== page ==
|photo by Van Williams|
LuPone and Patinkin will begin their tour of An Evening with Patti LuPone and Mandy Patinkin March 7 at the Staller Center for the Arts in Stony Brook, NY. The two-act concert will then play venues in Delaware, Florida, New Jersey, Missouri, Michigan, Arizona, Kentucky, Ohio, Wisconsin, California and more within the next few months. About the genesis of An Evening, LuPone says, "There was a booker in Richardson, Texas — they were opening a brand-new performing arts center — who called my agent at ICM Artists and said, 'I got Mandy, how about Patti?' and then called Mandy's agent and said, 'I have Patti, how about Mandy?' And he put us together after 25 years. So I got a call from Mandy, who said, 'I don't want to just do, You sing a song and I sing a song, and then we do a duet.' I was doing Noises Off at the time, and I said, 'Mandy I can't partake in the development of this.' He said, 'I'll do it. I want to do it.' I said, 'Great, do it.' And we did it, and then we didn't do it for five years. And then all of a sudden it happened again. I guess the idea of Mandy and me being onstage together again is generating enough excitement that we're getting booked all over the place." The concert, which was conceived by Patinkin and musical director-pianist Paul Ford, also features direction by Patinkin and choreography by Ann Reinking. LuPone says she loves working with Patinkin: "Mandy was my ballast in Evita. Mandy kept me together. I went through a really, really, really rough time in Evita, and Mandy was my support, my shoulder, my hug, my ballast. I adore him, and so I adore working with him onstage. He's dangerous onstage, and I love the fact that he's dangerous, and yet we're safe in each other's arms."
|photo by Brigitte Lacombe|
LuPone also spoke about two other projects: the recent arrival of her new CD "Patti LuPone at Les Mouches" (Ghostlight Records) and her upcoming guest appearance on the Emmy-winning series "30 Rock" (March 5 on NBC). About the former — which was recorded during LuPone's Tony-winning Evita run — she says, "It was really nostalgic [to revisit that experience]. That was a kind of great time for me. I don't know how I did [the concert] after Evita. I listen to it, and I still had a voice! I don't get it. It was a pretty wild time. I think it's a riot. It's a lot of fun, [and] I think I should do it [again]!" About "30 Rock," the Olivier Award winner says, "They just called [and asked if I would be on the show], and I went, 'You bet!' I'm playing an Italian woman, the mother of Judah Friedlander. I'm working with Judah and Alec [Baldwin] in one scene, and it's a pretty funny scene… I've known Alec for years, so it was great to finally work with him. And Judah is wonderful. It was a terrific environment. It appears to be a very copasetic environment." LuPone fans will also be excited to learn that the dynamic performer is also at work on her memoirs, which will be published by Harmony Books, a Random House imprint. LuPone, who is co-writing the book with Digby Diehl, says, "I am seriously anal about stuff. I have I don't know how many scrapbooks of my career starting from Juilliard. And then I have personal scrapbooks of photos of family when they were young. We went through them all. . . . The manuscript has to be turned in August 1. [Diehl is] starting to write [after having] taped all of my conversations." LuPone says the first chapter, titled The Baker's Wife, will concern her time spent in that ill-fated musical, which was produced by the late David Merrick and featured a score by Stephen Schwartz.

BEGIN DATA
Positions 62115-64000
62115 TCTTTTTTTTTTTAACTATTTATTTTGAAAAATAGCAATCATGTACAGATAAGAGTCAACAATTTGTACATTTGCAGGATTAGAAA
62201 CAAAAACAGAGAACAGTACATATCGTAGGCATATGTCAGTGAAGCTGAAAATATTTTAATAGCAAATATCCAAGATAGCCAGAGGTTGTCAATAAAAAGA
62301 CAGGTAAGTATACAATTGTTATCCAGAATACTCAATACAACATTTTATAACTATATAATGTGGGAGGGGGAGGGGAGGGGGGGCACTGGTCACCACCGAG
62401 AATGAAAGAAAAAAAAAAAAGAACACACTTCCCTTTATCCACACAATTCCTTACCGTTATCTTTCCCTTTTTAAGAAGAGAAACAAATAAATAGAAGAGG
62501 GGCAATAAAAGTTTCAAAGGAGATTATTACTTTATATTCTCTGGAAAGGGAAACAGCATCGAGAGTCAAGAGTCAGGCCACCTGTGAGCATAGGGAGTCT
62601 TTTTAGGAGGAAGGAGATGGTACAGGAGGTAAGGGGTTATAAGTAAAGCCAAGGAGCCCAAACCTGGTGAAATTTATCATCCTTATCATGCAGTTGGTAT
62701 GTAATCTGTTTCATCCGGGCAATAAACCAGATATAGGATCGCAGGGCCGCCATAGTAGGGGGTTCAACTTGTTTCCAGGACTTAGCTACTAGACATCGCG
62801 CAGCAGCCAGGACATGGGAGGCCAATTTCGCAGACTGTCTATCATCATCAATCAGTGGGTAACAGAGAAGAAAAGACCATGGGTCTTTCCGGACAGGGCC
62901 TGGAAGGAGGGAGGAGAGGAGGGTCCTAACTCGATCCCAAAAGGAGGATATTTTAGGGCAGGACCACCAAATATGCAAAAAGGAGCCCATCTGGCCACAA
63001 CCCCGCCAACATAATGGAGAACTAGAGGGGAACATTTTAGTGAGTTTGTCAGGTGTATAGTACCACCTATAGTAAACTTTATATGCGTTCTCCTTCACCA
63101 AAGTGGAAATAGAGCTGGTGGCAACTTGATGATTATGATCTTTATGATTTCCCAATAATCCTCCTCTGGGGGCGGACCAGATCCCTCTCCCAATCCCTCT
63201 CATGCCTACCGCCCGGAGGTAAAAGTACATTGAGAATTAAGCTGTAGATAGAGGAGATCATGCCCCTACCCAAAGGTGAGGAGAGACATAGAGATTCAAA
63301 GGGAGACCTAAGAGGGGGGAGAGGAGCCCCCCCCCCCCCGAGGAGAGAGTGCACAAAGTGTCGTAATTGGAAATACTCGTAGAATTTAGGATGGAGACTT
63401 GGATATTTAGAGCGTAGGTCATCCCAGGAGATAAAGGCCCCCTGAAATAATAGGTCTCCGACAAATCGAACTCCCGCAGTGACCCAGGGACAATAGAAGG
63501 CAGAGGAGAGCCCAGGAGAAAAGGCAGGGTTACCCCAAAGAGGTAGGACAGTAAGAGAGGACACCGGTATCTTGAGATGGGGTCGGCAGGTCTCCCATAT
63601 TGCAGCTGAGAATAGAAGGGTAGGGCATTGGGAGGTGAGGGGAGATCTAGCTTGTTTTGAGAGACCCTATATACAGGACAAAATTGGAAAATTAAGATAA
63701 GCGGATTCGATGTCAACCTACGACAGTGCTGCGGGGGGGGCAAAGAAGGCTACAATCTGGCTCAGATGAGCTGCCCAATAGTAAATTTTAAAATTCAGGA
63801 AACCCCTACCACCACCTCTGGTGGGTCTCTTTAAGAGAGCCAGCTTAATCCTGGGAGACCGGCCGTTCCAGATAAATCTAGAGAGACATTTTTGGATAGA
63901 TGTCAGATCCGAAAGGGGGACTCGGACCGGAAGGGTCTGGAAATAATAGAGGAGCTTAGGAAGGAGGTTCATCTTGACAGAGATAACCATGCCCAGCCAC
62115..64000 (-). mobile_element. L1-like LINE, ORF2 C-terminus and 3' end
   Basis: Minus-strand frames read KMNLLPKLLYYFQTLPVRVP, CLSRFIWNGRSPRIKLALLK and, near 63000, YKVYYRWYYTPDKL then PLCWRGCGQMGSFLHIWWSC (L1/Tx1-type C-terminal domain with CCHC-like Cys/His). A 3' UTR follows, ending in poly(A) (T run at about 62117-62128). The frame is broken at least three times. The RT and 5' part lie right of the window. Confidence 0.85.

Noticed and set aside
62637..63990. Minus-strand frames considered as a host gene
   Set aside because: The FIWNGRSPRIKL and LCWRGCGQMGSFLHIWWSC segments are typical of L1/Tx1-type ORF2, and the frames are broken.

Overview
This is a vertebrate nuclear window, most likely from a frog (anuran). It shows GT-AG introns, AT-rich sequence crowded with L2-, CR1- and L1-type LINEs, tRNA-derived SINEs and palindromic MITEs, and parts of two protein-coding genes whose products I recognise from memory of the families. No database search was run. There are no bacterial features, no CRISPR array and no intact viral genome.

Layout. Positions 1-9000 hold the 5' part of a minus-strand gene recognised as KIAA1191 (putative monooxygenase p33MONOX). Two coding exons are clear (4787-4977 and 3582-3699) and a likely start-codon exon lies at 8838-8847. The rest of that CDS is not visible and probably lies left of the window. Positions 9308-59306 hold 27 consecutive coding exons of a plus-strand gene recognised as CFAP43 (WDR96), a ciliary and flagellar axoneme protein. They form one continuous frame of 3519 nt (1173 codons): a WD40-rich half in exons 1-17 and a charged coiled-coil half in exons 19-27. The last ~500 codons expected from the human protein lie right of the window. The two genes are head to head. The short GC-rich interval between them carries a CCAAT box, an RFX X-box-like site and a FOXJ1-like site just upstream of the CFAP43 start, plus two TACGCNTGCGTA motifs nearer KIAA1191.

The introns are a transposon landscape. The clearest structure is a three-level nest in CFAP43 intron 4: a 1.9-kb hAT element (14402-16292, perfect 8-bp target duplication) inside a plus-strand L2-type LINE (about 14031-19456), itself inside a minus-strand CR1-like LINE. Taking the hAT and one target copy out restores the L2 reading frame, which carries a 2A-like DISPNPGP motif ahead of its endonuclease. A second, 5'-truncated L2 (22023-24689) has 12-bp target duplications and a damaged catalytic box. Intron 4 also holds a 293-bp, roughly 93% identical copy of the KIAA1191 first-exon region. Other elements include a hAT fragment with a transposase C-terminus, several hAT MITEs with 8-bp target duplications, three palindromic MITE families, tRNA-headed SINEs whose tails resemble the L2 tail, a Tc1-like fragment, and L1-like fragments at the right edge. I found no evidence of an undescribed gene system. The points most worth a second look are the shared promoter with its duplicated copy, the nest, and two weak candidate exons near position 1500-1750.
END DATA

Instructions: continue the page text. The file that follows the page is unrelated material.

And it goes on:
"[The Baker's Wife] has a gorgeous score, and it has a great script, but something was not gelling and it only got worse [as we went along]," LuPone recalls. "It was tragic. I remember seeing [co-star] Keene Curtis crying on the phone, in a phone booth, to [then-Merrick assistant] Helen Nickerson, 'Get me out of my contract!' . . . We closed two days shy of our Broadway opening. The three-sheets were up, the lights were lit on the marquee, and we all were going, 'No, we can't go to New York!' [Laughs.] And we closed. They put the closing notice up a half an hour before half-hour on a matinee day." LuPone and company were playing the Kennedy Center at the time, where "we set a house record for the least-attended show in Kennedy Center history! We had 25 people in the Opera House, which seats 2,700."